2. Mathematic model for dielectric coated nanowires
The mathematic model in our simulation is schematically illustrated in Fig. 1. A long straight nanowire with coat and air-clad is a cylindrical structure of translation symmetry involving three regions in the cross section (Fig. 1(a)): a circular dielectric core (e.g. silica or silicon nanowire) with radius ρ and a cylinder dielectric coat with thickness dc , is embedded in the infinite air cladding. Refractive indices of the core, coat and air is assumed to be ns , nc and na , respectively (Fig. 1(b)). Solving Maxwell’s equations in cylindrical coordinates (r, θ, z) leads to the following expressions for the components of the electromagnetic field for the mth mode [24, 25]:
where the index j=s denotes the components inside the dielectric core ( r < ρ ), j=c, the cylinder coat (ρ < r < ρ + dc ), and j=a, the infinite air ( r > ρ+dc ), such that (x) ≡ Jm (x), the Bessel function of order m, (x) ≡ (x), the Hankel function of the first kind of order m, (x) ≡ c 1 jm (x) + c 2 (x), the linear combination of the Bessel function and the Hankel function, and the prime denotes differentiation with respect to the argument x ≡ kj∙r. β is the propagation constant and k 0 is the free space wave number: k 0=ω/c. and are complex coefficients determined from the boundary conditions. Fm is the exponential factor,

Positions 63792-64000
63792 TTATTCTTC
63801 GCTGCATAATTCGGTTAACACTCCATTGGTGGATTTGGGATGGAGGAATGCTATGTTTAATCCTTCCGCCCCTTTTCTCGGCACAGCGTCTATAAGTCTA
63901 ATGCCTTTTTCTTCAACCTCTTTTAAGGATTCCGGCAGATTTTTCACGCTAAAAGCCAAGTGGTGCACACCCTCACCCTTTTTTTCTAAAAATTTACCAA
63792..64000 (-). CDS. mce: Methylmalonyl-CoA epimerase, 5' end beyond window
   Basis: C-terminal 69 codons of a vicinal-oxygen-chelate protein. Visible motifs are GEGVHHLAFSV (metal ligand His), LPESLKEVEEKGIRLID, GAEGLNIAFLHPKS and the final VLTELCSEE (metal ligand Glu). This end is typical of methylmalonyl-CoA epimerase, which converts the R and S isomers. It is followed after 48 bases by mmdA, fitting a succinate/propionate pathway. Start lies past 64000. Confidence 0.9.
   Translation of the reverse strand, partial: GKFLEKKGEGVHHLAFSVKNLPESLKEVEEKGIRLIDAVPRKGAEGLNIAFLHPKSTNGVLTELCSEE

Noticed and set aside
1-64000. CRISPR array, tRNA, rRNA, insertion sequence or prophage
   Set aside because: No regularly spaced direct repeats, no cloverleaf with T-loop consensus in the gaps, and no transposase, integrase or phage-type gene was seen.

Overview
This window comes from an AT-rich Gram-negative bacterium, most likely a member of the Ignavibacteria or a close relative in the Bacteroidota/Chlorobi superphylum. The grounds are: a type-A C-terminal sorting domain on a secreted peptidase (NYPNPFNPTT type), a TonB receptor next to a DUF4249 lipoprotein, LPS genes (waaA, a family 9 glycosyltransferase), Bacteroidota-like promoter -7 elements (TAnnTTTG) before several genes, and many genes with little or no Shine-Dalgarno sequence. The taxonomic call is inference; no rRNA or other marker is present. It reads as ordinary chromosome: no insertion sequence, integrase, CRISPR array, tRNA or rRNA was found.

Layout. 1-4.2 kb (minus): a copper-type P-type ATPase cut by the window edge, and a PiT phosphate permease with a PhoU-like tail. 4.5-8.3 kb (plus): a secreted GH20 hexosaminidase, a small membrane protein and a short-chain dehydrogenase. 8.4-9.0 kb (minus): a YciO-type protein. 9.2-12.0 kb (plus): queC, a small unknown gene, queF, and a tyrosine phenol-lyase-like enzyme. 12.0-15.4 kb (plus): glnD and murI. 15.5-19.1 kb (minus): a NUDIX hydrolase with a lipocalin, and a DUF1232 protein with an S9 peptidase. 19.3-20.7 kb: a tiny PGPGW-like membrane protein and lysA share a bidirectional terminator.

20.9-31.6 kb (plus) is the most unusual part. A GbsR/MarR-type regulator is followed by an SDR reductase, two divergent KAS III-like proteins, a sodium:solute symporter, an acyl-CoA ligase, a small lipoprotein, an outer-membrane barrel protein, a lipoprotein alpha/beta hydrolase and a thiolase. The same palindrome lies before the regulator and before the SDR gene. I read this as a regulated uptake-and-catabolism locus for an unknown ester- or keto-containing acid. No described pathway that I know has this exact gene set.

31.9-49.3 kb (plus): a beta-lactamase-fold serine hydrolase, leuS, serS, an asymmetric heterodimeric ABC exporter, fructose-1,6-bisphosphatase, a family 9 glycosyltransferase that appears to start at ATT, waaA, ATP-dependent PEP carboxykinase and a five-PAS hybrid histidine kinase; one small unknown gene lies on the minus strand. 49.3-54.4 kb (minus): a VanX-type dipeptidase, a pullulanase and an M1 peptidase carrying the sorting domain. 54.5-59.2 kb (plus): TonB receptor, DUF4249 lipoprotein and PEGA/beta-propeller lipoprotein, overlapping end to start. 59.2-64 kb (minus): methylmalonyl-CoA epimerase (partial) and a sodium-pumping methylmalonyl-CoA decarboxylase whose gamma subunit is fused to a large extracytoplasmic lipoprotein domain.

and kj is the transverse wave number in the respective medium,
By applying the boundary conditions, that the tangential components of the electromagnetic field E⃗ and H⃗ must be continuous at the inner and outer cylinder surfaces (r=ρ and r=ρ+dc ), a system of eight linear homogeneous equations is obtained that is satisfied by the eight coefficients. The system admits a nontrivial solution only in case its determinant is zero. The propagation constant β is determined by the condition that the determinant of the system of linear equations shall vanish: